To state a claim for relief under K.S.A. 2017 Supp. 60-1501, a petition must allege “shocking and intolerable conduct or continuing mistreatment of a constitutional stature.” Johnson v. State, 289 Kan. 642, 648, 215 P.3d 575 (2009). If, on the face of the petition, it can be established that the petitioner is not entitled to relief, then summary dismissal is proper. 289 Kan. at 648; see K.S.A. 2017 Supp. 60-1503(a). We review a district court's summary dismissal of a petitioner's K.S.A. 2017 Supp. 60-1501 claim independently, with no required deference to the district court. Johnson, 289 Kan. at 649. When reviewing a district court's summary dismissal for failure to state a claim, the appellate court must accept as true the allegations in the petition to determine whether the facts alleged and the reasonable inferences that can be drawn from them state a claim for relief. Schuyler, 285 Kan. at 679.
Courts apply a two-step analysis to alleged due process violations: “The first inquiry is whether the State has deprived [the inmate] of life, liberty, or property. If there has been a deprivation through State action, we must next determine the extent and nature of the process due.” Hogue v. Bruce, 279 Kan. 848, 850-51, 113 P.3d 234 (2005). “A protected liberty interest may arise when prison authorities impose a restraint on a prisoner's already quite-limited freedom, and the restraint is atypical and a significant hardship on the inmate in relation to the ordinary incidents of prison life.” Schuyler, 285 Kan. at 682.
Clemmons argues that his continued mistreatment as a prisoner in Illinois deprives him of his right to maintain his family connections, his right to current Kansas legal materials, and his right to a safe environment. Clemmons suggests that such mistreatment is contrary to the KDOC's policies and contrary to the ICC's stated purpose and policy of providing “ ‘adequate programs for the confinement, treatment and rehabilitation’ ” of offenders. Claiming that the conditions in Illinois prisons are “vastly different” from those in Kansas, Clemmons alleges that his lengthy and continued confinement in Illinois under the ICC constitutes an atypical hardship in relation to ordinary incidents of prison life in a KDOC facility.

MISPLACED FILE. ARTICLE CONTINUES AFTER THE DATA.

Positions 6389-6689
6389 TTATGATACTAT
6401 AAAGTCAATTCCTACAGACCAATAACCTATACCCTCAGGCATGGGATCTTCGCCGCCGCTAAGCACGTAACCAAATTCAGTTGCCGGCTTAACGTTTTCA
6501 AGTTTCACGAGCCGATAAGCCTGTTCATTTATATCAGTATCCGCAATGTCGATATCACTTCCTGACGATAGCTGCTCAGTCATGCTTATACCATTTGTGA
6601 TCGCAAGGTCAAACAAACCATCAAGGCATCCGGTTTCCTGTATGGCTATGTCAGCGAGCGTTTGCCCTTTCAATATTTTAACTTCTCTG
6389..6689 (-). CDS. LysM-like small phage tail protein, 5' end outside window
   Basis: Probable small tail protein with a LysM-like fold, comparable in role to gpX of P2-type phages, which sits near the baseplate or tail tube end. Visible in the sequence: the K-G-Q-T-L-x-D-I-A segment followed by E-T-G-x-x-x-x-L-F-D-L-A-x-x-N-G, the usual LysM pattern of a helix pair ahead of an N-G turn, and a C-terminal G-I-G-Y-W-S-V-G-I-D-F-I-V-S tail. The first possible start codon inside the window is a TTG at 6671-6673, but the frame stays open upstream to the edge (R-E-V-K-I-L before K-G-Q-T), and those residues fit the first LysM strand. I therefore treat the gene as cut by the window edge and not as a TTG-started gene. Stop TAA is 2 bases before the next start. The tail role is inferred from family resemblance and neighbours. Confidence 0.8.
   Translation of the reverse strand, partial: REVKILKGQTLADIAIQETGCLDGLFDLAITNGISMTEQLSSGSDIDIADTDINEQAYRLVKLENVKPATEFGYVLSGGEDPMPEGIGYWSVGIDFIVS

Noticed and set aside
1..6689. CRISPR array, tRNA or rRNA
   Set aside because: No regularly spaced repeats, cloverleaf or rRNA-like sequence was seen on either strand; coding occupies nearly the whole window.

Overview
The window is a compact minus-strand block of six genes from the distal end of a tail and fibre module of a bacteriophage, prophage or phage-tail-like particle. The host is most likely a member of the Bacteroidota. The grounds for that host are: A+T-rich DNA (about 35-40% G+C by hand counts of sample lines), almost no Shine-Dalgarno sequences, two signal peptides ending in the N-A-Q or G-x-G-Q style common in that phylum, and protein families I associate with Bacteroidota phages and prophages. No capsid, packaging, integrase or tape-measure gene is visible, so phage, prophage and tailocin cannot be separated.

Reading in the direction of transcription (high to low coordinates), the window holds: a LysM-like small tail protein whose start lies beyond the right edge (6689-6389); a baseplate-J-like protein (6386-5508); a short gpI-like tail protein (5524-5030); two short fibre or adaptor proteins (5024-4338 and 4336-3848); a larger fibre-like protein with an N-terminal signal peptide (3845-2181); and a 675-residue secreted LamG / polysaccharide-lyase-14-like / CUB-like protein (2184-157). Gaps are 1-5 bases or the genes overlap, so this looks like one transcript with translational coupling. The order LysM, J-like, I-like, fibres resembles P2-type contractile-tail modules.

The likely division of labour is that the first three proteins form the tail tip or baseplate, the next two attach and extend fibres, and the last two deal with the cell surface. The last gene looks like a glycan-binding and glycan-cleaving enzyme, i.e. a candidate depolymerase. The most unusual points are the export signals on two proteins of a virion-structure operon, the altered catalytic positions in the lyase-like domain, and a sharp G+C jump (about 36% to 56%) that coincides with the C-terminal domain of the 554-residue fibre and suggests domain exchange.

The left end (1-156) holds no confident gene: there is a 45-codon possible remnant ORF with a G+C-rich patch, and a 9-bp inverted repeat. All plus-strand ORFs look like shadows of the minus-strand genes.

As determined by the district court, however, an interstate prison transfer does not deprive an inmate of any liberty interest protected by the Due Process Clause. See Olim, 461 U.S. at 244-48; Lynn v. Simmons, 32 Kan. App. 2d 974, 980-81, 95 P.3d 99 (2003). In reaching this conclusion, the Olim Court reasoned:
“Just as an inmate has no justifiable expectation that he [or she] will be incarcerated in any particular prison within a State, he [or she] has no justifiable expectation that he [or she] will be incarcerated in any particular State. Often, confinement in the inmates' home State will not be possible. A person convicted of a federal crime in a State without a federal correctional facility usually will serve his [or her] sentence in another State. Overcrowding and the need to separate particular prisoners may necessitate interstate transfers. For any number of reasons, a State may lack prison facilities capable of providing appropriate correctional programs for all offenders.
“In short, it is neither unreasonable nor unusual for an inmate to serve practically his [or her] entire sentence in a State other than the one in which he [or she] was convicted and sentenced, or to be transferred to an out-of-state prison after serving a portion of his [or her] sentence in his [or her] home State.” 461 U.S. at 245-47.
Clemmons acknowledges the holding in Olim, but notes that three Justices dissented from the majority opinion and suggests that the current Court may reach a different result with respect to the ICC at issue here. But Clemmons cites no authority suggesting any intention on the part of the United States Supreme Court to depart from its holding in Olim. Thus, we are bound by the Court's decision. See Trinkle v. Hand, 184 Kan. 577, 579, 337 P.2d 665 (1959) (interpretation placed on Constitution and laws of United States by decisions of United States Supreme Court is controlling upon state courts and must be followed).
Because Clemmons has not suffered the deprivation of a protected liberty interest, the district court's summary dismissal of his motion was proper.